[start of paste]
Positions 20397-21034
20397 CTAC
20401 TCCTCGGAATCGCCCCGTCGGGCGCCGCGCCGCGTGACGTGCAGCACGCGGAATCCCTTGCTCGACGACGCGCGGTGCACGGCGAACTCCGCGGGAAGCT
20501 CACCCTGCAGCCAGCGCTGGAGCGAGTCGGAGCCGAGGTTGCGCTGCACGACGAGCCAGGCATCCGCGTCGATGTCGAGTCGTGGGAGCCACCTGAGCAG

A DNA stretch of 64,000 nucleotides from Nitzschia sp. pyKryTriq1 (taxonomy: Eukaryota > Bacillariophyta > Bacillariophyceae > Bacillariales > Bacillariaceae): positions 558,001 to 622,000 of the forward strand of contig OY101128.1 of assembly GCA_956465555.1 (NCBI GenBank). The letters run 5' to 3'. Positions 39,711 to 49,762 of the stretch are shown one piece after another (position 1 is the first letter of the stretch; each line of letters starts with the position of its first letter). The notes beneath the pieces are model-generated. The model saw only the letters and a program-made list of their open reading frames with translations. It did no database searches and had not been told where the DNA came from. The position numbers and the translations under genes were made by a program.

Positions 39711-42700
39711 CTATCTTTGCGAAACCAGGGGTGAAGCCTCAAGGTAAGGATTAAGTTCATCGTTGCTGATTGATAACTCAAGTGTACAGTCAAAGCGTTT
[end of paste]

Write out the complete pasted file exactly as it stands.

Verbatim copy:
Positions 20397-21034
20397 CTAC
20401 TCCTCGGAATCGCCCCGTCGGGCGCCGCGCCGCGTGACGTGCAGCACGCGGAATCCCTTGCTCGACGACGCGCGGTGCACGGCGAACTCCGCGGGAAGCT
20501 CACCCTGCAGCCAGCGCTGGAGCGAGTCGGAGCCGAGGTTGCGCTGCACGACGAGCCAGGCATCCGCGTCGATGTCGAGTCGTGGGAGCCACCTGAGCAG

A DNA stretch of 64,000 nucleotides from Nitzschia sp. pyKryTriq1 (taxonomy: Eukaryota > Bacillariophyta > Bacillariophyceae > Bacillariales > Bacillariaceae): positions 558,001 to 622,000 of the forward strand of contig OY101128.1 of assembly GCA_956465555.1 (NCBI GenBank). The letters run 5' to 3'. Positions 39,711 to 49,762 of the stretch are shown one piece after another (position 1 is the first letter of the stretch; each line of letters starts with the position of its first letter). The notes beneath the pieces are model-generated. The model saw only the letters and a program-made list of their open reading frames with translations. It did no database searches and had not been told where the DNA came from. The position numbers and the translations under genes were made by a program.

Positions 39711-42700
39711 CTATCTTTGCGAAACCAGGGGTGAAGCCTCAAGGTAAGGATTAAGTTCATCGTTGCTGATTGATAACTCAAGTGTACAGTCAAAGCGTTT